The opera partly reflects the story of Joan of Arc and appears to be loosely based on the play Die Jungfrau von Orleans by Friedrich von Schiller, Solera denied this assertion in letters to Verdi's publisher, and claimed that the work was "an entirely original Italian drama."
Notable performances in the United States include two concert versions at Carnegie Hall: with Teresa Stratas (1966) and June Anderson (1996). The opera was also performed in concert at Avery Fisher Hall in 1985, with Welsh soprano Margaret Price, Carlo Bergonzi and Sherrill Milnes. A fully staged production was mounted by New York City Opera in 1999, with Lauren Flanigan.
|Role||Voice type||Premiere Cast, November 3, 1844|
(Conductor: - )
|Carlo VII, King of France||tenor||Antonio Poggi|
|Giacomo, shepherd and father of Giovanna||baritone||Filippo Colini|
|Talbot, an English Commander||bass||Francesco Lodetti|
|Delil, a French officer||tenor||Napoleone Marconi|
|French and English soldiers, French courtiers, villagers, nobles, angels, demons - Chorus|
Scene 1: The French village of Domremy
Charles (the not-yet-crowned King of France) describes to his officers and the villagers his vision of the Virgin Mary commanding him to surrender to the invading English army and laying down his weapons at the foot of a giant oak tree. (Aria: Sotto una quercia parvemi - "Beneath an oak I seemed"). Later, he expresses his frustration with the limitations of being a ruler. (Aria: Pondo è letal, martirio - "A deadly burden, a torment").
Scene 2: A forest
By a giant oak tree, Giacomo prays for the safety of his daughter Giovanna, who before she falls asleep by a nearby shrine offers prayers to be chosen to lead the French forces. (Aria: Sempre all'alba ed alla sera - "always at dawn and in the evening"). Suddenly, Charles arrives, prepared to lay down his arms at the base of the tree. Meanwhile, the sleeping Giovanna has visions in which angels ask her to become a soldier and lead France to victory. She cries out that she is ready to do so. Charles overhears her and thrills at her courage. Her father Giacomo weeps, believing that his daughter has given her soul to the Devil out of her devotion to the future King.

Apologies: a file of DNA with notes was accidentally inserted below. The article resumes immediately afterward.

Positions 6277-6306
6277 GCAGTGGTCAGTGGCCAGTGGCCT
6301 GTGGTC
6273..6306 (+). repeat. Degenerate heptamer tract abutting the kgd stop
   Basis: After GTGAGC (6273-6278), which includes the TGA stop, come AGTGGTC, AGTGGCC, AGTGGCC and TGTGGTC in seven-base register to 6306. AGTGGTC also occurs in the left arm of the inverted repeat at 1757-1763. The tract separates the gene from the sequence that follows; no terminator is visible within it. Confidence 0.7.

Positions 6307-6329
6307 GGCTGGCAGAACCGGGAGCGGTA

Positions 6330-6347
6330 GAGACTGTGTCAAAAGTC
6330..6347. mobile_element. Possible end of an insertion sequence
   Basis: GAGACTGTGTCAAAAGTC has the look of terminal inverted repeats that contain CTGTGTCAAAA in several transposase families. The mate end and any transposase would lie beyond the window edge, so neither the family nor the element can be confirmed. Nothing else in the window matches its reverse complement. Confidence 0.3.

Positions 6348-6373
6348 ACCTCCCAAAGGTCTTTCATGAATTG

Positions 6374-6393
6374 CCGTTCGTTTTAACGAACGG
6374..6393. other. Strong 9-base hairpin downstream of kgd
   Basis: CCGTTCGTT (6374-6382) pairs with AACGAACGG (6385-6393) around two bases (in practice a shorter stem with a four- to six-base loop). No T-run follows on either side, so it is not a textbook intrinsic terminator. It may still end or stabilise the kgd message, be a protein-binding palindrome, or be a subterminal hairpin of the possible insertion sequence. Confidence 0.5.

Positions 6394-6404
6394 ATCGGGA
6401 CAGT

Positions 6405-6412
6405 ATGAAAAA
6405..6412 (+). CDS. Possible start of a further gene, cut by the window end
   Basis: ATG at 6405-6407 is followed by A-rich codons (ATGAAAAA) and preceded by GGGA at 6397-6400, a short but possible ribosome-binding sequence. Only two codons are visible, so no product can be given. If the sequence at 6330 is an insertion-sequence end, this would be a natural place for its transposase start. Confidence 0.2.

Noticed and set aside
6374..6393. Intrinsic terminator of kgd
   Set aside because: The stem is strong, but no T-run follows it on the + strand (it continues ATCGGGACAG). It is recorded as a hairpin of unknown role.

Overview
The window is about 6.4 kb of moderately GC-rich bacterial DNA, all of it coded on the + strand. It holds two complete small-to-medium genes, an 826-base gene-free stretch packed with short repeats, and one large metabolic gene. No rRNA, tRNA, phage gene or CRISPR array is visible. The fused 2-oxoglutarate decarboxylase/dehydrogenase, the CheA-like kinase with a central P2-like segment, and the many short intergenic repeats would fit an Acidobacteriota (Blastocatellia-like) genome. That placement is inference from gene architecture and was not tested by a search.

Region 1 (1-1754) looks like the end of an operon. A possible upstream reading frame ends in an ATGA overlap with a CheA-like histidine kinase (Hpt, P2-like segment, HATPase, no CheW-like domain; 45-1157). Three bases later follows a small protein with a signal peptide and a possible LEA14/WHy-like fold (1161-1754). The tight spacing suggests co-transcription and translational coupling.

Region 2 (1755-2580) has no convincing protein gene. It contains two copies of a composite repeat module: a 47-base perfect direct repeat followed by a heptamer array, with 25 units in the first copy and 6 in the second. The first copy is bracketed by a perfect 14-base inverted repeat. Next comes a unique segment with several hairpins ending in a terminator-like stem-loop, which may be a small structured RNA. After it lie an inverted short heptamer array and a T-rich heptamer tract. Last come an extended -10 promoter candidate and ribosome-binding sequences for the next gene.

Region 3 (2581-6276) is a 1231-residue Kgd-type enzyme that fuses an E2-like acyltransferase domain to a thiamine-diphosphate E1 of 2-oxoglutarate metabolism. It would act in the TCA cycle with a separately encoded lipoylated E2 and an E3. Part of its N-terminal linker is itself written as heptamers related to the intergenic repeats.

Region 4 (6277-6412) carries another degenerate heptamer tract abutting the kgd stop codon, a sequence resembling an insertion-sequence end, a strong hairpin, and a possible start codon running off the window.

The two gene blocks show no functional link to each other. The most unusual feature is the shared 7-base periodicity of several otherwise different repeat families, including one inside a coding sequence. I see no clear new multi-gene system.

Commander Talbot of the English army tries to convince his discouraged soldiers that their imminent surrender to the French is not due to forces of evil. Giacomo arrives and offers up his daughter, believing her to be under the influence of the Devil: Franco son io - "I am French, but in my heart..." and So che per via dei triboli - "I know that original sin...".
Scene 2: The French court at Reims
Preparations are under way for Charles' coronation. Giovanna longs for her simple life back home. (Aria: O fatidica foresta - "O prophetic forest..."). Charles confesses his love for Giovanna. She withdraws despite her feelings toward the King, because her voices have warned her against earthly love. Charles is taken to the Cathedral at Reims for his coronation.
The villagers of Reims have gathered in the Cathedral square to celebrate Giovanna's victory over the English army. The French soldiers lead Charles into the Cathedral. Giacomo has decided he must repudiate his daughter who, he believes, has entered a pact with the Devil. (Aria: Speme al vecchio ora una figlia - "An old man's hope was a daughter"). He denounces her to the villagers (Aria: Comparire il ciel m'ha stretto - "Heaven has forced me to appear") and they are persuaded, although the King refuses to listen. Charles pleads with Giovanna to defend herself, but she refuses.
Giacomo pleads with the King, first for punishment and then for forgiveness, which Charles grants. Charles learns of the French victory on the battlefield but also of Giovanna's death. (Aria: Quale al più fido amico - "Which of my truest friends"). As her body is carried in, Giovanna suddenly revives. Giacomo reclaims his daughter, and the King professes his love. The angels sing of salvation and victory, as Giovanna dies and ascends into heaven.
(Giovanna, Carlo VII, Giacomo)
Opera House and Orchestra
|1972|| Montserrat Caballe,|
| James Levine,|
London Symphony Orchestra,
Ambrosian Opera Chorus
| Audio CD: EMI Classics|
|1990|| Susan Dunn,|
Vincenzo La Scola,
| Riccardo Chailly,|
Teatro Comunale di Bologna Orchestra and Chorus
| DVD: Kultur|